ACA – What to tell Employees

Employees are starting to receive their 1095-C forms.  Many have questions and they are  looking to you for answers.  Here are the most important questions and answers from an employee point of view.

Q.  What is this for?

  •  IRS Form 109-C provides information about your employer-provided health insurance, or offers of coverage if you chose not to accept it.

Q.  What should I do with it?

  •  You should keep it with the forms you give to your tax preparer.  If you prepare your own taxes you should refer to it as necessary to answer new questions this year about your health insurance coverage.

Q.  Do I have to wait for this form before I file my taxes?

  • Maybe.  It does not need to be submitted with your tax forms but your tax  preparer may want to review it to make sure the questions on your return are answered properly.  If you were covered by your employer all year you should be able to answer those questions without waiting for the form.  You do not need to include a copy of the form with your return.

Q. Why might I need to wait for the information?

  • If you received an advance premium tax credit or if you had a gap in coverage or more than three consecutive months you may need to refer to the 1095-C to prepare your return.

Q.  Why don’t I have it yet?  I got my W-2 already.

  • Since this is the first year the IRS extended the deadline for your employer to send out the 1095-C forms to March 31, 2016.

Q.  What if I didn’t get one?

  • Not every employer is required to send 1095-C forms to their employees.  If your employer has less than 50 full time employees you will not receive one.  You will need to rely on your own records to answer the coverage questions on your return.

 

 

Upgrading to Sage HRMS 2015

There are lots of excellent reasons to upgrade to Sage HRMS 2015.  The most talked about reason is the addition of My Workforce Analyzer to help companies deal with their obligations under the Affordable Care Act.  But there are some other features that are pretty notable.  I find the new structure to help create better custom reports to be the most exciting.  When upgrading to Sage HRMS 2015 there are a series of procedures that run to create unified payroll tables as a function of a view under the SageHRMS_Live database.  It merges information from your various payroll companies and inserts a PR_company field at the end of the view.  If you have more than one payroll company this means it is far easier to use Crystal Reports to write consolidated reports.  If you want to make use of this new functionality there are some things you must know.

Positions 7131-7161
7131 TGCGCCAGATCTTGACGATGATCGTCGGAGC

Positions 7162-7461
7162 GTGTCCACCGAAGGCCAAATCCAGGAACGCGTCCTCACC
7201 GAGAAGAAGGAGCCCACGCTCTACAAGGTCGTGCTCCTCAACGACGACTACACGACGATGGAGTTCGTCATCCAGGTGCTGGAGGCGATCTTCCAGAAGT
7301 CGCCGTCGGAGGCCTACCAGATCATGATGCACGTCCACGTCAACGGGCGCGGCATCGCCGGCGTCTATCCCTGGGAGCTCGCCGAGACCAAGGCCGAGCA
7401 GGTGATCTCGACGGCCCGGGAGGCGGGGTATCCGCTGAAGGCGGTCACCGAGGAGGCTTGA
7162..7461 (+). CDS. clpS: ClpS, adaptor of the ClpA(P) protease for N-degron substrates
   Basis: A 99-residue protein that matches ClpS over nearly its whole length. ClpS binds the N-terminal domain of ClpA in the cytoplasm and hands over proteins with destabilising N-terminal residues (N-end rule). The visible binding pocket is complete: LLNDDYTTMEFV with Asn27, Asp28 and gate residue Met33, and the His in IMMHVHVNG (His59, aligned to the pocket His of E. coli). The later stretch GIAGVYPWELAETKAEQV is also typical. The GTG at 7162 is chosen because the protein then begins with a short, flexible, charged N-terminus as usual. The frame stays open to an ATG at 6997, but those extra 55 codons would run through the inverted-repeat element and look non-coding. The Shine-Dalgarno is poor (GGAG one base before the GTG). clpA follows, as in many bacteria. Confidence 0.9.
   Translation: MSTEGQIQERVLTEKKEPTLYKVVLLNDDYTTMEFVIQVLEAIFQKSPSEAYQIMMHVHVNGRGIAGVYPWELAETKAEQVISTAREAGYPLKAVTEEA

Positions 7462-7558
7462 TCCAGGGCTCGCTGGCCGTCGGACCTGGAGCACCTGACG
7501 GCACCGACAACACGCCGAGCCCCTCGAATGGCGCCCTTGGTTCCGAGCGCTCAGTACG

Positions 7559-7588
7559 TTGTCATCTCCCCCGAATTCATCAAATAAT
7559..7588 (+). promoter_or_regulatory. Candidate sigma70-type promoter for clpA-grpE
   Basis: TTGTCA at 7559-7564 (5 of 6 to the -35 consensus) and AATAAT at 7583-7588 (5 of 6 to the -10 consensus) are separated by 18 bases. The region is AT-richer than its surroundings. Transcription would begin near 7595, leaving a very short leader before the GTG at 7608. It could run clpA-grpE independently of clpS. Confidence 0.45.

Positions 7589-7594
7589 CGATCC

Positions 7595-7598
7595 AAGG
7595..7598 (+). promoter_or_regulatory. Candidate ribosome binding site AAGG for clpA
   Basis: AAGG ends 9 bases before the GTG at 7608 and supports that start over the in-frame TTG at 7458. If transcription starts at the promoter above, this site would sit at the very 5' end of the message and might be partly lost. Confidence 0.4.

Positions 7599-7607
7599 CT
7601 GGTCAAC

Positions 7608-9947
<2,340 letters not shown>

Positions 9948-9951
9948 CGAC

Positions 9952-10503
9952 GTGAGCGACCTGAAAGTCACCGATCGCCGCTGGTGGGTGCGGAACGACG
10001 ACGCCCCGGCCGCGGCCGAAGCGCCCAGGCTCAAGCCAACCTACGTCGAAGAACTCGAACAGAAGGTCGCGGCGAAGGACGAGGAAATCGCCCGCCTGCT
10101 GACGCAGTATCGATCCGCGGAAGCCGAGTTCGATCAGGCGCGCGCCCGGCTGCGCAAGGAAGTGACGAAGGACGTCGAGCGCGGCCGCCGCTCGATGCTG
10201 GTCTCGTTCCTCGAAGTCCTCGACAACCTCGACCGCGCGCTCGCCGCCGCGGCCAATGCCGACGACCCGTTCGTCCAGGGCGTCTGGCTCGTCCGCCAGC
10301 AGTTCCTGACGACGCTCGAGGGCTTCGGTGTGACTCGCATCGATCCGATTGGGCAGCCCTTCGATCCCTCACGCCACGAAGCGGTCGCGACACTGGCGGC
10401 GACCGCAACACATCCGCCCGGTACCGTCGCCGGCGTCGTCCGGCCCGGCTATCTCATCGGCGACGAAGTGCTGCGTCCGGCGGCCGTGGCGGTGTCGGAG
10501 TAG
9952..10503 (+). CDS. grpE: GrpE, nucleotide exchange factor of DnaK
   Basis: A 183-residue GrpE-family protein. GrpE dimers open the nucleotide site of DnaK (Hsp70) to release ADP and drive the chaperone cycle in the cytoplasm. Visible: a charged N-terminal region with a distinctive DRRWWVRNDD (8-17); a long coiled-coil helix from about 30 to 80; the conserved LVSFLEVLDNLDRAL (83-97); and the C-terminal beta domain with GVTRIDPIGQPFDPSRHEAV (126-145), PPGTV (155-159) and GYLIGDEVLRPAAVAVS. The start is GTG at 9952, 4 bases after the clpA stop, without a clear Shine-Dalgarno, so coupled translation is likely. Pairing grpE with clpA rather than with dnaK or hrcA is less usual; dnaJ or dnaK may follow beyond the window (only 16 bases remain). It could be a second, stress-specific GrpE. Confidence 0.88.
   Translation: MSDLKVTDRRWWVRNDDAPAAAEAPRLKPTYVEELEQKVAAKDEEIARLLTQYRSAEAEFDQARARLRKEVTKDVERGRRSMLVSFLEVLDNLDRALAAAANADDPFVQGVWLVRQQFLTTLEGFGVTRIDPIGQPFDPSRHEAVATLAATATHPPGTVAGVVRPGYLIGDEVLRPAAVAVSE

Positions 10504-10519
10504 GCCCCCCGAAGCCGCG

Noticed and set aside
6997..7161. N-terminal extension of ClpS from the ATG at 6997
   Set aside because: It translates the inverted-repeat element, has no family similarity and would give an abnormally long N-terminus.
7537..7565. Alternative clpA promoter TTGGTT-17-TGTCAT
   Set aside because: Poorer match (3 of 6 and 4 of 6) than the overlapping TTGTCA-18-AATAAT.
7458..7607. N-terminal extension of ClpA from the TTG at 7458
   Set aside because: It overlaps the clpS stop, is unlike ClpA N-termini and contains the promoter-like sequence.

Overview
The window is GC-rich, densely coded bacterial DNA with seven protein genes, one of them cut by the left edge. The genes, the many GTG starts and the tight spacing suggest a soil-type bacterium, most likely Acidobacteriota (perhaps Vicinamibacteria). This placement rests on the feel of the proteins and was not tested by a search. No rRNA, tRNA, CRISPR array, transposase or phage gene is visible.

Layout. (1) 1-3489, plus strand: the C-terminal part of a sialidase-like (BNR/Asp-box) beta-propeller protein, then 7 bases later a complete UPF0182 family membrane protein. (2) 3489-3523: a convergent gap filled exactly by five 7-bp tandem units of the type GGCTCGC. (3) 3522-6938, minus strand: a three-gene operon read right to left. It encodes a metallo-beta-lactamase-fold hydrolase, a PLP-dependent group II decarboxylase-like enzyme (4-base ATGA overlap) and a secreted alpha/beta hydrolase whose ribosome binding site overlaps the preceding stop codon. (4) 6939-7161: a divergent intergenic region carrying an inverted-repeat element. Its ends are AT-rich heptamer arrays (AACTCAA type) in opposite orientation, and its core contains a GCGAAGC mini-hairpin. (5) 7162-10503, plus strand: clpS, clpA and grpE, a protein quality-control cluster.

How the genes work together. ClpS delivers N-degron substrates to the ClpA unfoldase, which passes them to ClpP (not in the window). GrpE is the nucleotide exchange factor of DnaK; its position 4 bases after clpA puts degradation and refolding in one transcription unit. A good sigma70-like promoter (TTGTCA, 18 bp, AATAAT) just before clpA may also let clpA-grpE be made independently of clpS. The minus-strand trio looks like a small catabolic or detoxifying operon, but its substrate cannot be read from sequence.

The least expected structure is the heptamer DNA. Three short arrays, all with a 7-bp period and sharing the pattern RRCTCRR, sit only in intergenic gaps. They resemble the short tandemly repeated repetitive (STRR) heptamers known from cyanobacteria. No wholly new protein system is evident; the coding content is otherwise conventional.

1. You will need to know the name of the SQL server (servername/instancename).
  2. You will need a valid SQL users account and password for that account.
  3. The name of the database being used as live in Sage HRMS.  This is normally SageHRMS_Live.

To create a new report you will launch Crystal Reports and choose Report Wizard. You will need to create a new connection type, so click on the ‘+’ next to ‘Create New Connection’. Then click on the ‘+’ next to ‘OLEDB(ADO)’.  Instead going to a listing  of the tables or files as you have been used to seeing in your HR reports you will click on the ‘+’ next to ‘DBO’ then ‘Views’.  Now you will be able to see a list of the tables in Sage Payroll so you can select the ones you want to use.  You are ready to write your report!

Payroll Fraud – Are you a victim or a perpetrator?

According to Forbes payroll fraud happens in 27 percent of all businesses.  There are basically three main kinds of payroll fraud and different ways of avoiding each of them.

  1. Employee Fraud:  Time card falsification is an obvious form of payroll fraud.  Certainly Time and Attendance software can help keep employees honest and give supervisors some oversight.  Real-time software is particularly helpful in keeping everyone honest.
  2. Payroll Administrator Fraud:  It is never a good idea to have one person completely completely responsible for payroll without assistance or oversight.  Aside from the danger of losing that person and their expertise, there is also the danger of pretend employees being entered into the system (who coincidentally share a bank account with the payroll person), or duplicate checks being created.  A system of checks and balances, such as audit trails and periodic payroll reconciliations from another source or department can help protect company assets.
  3. Employer Fraud:  The third type of payroll fraud is actually committed by employers.  It involves the incorrect classification of employees as contractors, or hourly employees as exempt salaried.  These types of violations can be intentional, or due to a failure to understand Wage and Hour laws.  Either way they can be expensive.  In the state of California the penalties for classification of a worker can result in back payroll taxes and penalties, plus fines of $25,000 per occurrence.

No one wins with payroll fraud, whether intentional or inadvertent.  Make sure your systems protect you and your employees.